Control of [the] manner [in which] work is to be done; responsibility for result only; terms of agreement between the parties; the nature of the work or occupation; skill required for performance; whether one employed is engaged in a distinct occupation or business; which party supplies the tools; whether payment is by the time or by the job; whether work is a part of regular business of the employer, and also the right of employer to terminate the employment at any time.
J. Miller Co. v. Mixter, 2 Pa. Commonwealth Ct. 229 232, 277 A.2d 867, 869 (1971).
See also Workmen's Compensation Appeal Board v. Navajo Freight Lines, Inc., 19 Pa. Commonwealth Ct. 25, 338 A.2d 766 (1975). Moreover, this Court has said many times that the most important factor in determining the existence of an employer-employee relationship is evidence of actual control or of the right to control the work to be done and the manner of its performance. Workmen's Compensation Appeal Board v. Piccolino, 20 Pa. Commonwealth Ct. 369, 341 A.2d 922 (1975).
[ 33 Pa. Commw. Page 595]
The referee here made extensive findings, including the fact that the "[d]efendant had the right to control all the work performed by claimant." The referee's findings also establish that: (1) the parties had no written contract, (2) Burge was paid at a set rate established by Grant based on the number of "squares" which he repaired on a roof, (3) Grant purchased and delivered all materials used by Burge, (4) Burge was performing roofing repair work which is the regular business of Grant, (5) Burge never held himself out as a contractor for roofing repair, and (6) Grant had the right to assign Burge to another job or fire him at any time. Although Grant's president testified that he considered Burge to be an independent contractor and that he did not deduct income tax or social security from his pay, we believe that there was sufficient evidence in the record to support the referee's findings. The fact that an employer does not consider a claimant to be an employee or does not take deductions from his pay is not of itself determinative of that claimant's status for purposes of workmen's compensation. Workmen's Compensation Appeal Board v. Piccolino, supra.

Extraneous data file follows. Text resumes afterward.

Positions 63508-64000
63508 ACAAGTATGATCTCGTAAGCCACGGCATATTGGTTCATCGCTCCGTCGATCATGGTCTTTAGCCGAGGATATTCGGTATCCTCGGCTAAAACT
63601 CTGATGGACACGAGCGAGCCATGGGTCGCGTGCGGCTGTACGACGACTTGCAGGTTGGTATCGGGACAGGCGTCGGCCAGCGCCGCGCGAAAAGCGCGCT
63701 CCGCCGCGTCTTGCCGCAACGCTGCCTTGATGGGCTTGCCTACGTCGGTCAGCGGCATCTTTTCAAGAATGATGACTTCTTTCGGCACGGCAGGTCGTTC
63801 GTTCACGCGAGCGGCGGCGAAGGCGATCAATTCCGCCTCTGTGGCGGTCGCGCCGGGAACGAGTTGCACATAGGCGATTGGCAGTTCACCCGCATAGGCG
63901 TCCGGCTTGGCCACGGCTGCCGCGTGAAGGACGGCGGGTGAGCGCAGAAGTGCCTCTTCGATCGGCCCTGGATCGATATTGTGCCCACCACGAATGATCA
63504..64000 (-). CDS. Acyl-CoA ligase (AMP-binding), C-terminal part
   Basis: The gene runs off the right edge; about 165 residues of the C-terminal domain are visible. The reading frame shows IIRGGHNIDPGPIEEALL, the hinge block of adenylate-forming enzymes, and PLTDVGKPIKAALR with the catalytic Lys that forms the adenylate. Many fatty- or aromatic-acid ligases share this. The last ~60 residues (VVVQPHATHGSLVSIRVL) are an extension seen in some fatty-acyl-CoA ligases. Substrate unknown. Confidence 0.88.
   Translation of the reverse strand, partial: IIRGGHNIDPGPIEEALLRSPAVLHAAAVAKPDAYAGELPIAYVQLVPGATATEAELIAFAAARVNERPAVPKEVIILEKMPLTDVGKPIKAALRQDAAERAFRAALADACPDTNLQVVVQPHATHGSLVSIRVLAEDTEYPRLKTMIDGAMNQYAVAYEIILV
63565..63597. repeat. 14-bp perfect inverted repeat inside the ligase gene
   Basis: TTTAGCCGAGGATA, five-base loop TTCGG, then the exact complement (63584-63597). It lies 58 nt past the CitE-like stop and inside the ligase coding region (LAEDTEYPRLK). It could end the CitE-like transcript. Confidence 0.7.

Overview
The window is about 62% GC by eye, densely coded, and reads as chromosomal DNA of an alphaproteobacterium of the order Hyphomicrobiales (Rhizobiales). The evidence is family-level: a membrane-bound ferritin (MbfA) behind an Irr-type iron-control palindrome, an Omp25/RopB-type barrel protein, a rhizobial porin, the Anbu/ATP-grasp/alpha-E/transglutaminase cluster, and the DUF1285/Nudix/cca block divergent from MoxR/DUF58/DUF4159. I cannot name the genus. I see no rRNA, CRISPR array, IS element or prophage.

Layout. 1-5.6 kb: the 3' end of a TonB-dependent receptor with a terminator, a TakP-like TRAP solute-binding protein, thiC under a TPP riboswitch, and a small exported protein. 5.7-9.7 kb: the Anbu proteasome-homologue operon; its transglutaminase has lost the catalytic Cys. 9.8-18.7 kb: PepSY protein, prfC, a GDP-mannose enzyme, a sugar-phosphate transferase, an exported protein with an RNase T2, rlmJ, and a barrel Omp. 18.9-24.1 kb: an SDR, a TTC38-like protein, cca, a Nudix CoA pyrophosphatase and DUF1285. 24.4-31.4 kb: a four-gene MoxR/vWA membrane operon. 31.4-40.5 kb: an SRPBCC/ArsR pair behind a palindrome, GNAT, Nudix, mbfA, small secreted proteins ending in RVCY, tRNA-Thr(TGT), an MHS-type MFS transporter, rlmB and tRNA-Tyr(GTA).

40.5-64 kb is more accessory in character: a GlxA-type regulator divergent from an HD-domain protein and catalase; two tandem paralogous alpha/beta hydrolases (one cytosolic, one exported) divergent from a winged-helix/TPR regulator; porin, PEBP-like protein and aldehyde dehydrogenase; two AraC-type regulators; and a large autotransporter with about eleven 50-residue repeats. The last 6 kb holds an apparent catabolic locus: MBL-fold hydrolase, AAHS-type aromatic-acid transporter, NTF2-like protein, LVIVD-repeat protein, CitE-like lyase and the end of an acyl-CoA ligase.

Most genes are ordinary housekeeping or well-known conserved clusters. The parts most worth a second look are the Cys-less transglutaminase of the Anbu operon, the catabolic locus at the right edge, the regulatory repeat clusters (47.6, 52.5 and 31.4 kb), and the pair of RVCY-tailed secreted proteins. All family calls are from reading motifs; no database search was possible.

We recognize that this is a very close case with some factors which would seem to indicate that Burge might have been an independent contractor. The referee's findings, however, are amply supported by the record, and they sufficiently buttress the conclusion, as a matter of law, that Burge was acting as Grant's employee at the time of his accident. We will, therefore, affirm the Board's decision granting him benefits.
And Now, this 16th day of February, 1978, the order of the Workmen's Compensation Appeal Board
[ 33 Pa. Commw. Page 596]
is hereby affirmed, and it is ordered that judgment be entered in favor of William David Burge and against Grant Builders for $5,747.25 for medical expenses and for compensation to be paid at the rate of $106.00 per week beginning June 18, 1974 and for an indefinite time into the future with interest to be assessed at the rate of ten per cent (10%) on all deferred payments of compensation.